Every year, just after the latest major version of iOS goes public, something else happens deep inside Apple: In addition to any features that simply couldn’t be completed in time, or had to be pushed back for any reason, along with all the new features marketing thinks are essential to keep selling iPhones and iPads, and all the features engineers are pitching as transformative or just plain awesome get put in a big pile. And then they’re sorted through, prioritized, approved, and rejected, until it starts to take shape: The next major version of iOS.
And then it’s second cup of coffee to the right and straight ahead to the WWDC keynote, Craig Federighi on stage showing off the biggest new tentpole features, and the first developer beta.
That’s what’s happening inside Apple right now: iOS Lucky Number 13 is being readied for its big June 3, 2019 debut and mid-September release. And thanks to Gui Rambo, we have our first major glimpse at what several of its big new features are going to be.
iOS 13: The Holdovers
Last year, well before WWDC 2018, word got out that some of the features originally planned for iOS 12 were being pushed back to free up time for a performance update, something to make older iPhones and iPads run like they were young again.
Features getting delayed isn’t uncommon. Having everything ready for the big fall release, which typically includes new iPhones, Apple Watches, iOS, watchOS, tvOS, and macOS, at the very least, isn’t like shooting an arrow at a bullseye. It’s like shooting arrows at other arrows that then all have to hit that same bullseye.
So, some planned features aren’t ready in time and don’t get announced, or get folded into future betas or releases, or are announced, either for a future beta or release, or are so compelling they get shown off anyway with the firm belief they’ll be made ready in time for the fall, and with the new, added risk of a public delay.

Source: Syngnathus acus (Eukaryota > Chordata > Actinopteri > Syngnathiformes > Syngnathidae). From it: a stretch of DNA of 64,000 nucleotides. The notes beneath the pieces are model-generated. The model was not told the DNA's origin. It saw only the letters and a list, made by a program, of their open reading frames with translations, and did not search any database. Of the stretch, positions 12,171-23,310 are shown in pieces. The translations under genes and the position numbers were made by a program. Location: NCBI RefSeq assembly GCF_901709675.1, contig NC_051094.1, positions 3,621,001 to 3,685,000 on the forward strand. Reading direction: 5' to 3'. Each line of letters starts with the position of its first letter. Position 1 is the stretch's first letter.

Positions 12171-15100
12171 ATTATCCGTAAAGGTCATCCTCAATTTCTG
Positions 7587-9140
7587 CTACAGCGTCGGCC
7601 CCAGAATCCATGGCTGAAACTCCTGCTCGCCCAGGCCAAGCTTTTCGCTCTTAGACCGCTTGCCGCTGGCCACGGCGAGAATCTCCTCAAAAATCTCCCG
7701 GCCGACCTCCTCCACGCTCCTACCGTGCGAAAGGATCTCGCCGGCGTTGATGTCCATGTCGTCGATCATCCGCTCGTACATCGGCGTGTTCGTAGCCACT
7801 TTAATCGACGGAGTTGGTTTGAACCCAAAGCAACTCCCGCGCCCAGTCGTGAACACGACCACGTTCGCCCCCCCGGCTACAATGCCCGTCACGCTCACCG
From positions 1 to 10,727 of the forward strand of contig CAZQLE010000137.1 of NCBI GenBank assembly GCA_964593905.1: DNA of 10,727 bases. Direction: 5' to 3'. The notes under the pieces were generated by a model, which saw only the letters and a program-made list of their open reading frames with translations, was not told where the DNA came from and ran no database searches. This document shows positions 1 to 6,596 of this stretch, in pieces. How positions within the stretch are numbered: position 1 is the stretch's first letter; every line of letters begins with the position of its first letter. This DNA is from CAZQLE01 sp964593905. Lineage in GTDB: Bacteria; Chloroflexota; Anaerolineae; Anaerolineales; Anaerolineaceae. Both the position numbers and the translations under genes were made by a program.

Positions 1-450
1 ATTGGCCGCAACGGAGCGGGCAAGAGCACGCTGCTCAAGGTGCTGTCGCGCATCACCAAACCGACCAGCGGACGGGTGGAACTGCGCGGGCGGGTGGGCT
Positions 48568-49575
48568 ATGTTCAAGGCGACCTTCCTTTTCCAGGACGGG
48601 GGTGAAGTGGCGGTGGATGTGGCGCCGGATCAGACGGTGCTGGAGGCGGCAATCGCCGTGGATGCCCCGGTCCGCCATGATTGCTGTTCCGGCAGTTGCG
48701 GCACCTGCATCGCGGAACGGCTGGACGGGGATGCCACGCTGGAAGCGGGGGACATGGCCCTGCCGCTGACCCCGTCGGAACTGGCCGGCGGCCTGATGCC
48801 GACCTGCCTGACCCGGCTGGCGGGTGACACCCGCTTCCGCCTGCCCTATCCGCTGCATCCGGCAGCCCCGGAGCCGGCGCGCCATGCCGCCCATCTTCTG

But several big new features being preemptively delayed to make room for something else was unprecedented. But also showed just how important Apple felt the performance improvements were: The best and the brightest engineers, the ones typically assigned to build the big new features, were instead assigned to making the underpinnings work much better and much faster.
Here’s what Ina Fried of Axios said we gave up then:
Pushed into 2019 are a number of features including a refresh of the home screen and in-car user interfaces, improvements to core apps like mail and updates to the picture-taking, photo editing and sharing experiences.
And Mark Gurman on Twitter:
iOS 13 “Yukon” will have a big iPad-focused feature upgrade as well, including an updated Files app. some other things in the works are tabs in apps like in MacOS, same app side by side, Apple Pencil stuff. The home screen redesign is iPad focused.
Here’s what Gui Rambo from 9to5Mac says we’re getting now.
iOS 13 Dark Mode
Back in 2013, Apple released iOS 7, their first major software redesign for iPhone and iPad. And it was bright. And white. So very bright and white that many of us hoped immediately for a dark mode. Something to make it the opposite of bright and white, especially at night.
And, in 2014, Apple gave us just that. But not for iPhone or iPad. For the then brand new Apple Watch. But that was ok. That was cool, because after inverse colors and smart inverse colors, which were kinda sorta but no not really, in 2017 Apple gave us dark mode… for Apple TV. Fine. Everything was fine. Because in 2018, we finally got dark mode… for the Mac.
Yeah. Ouch. I’ve already joked that this means, this year, we’ll absolutely, finally get dark mode… for HomePod.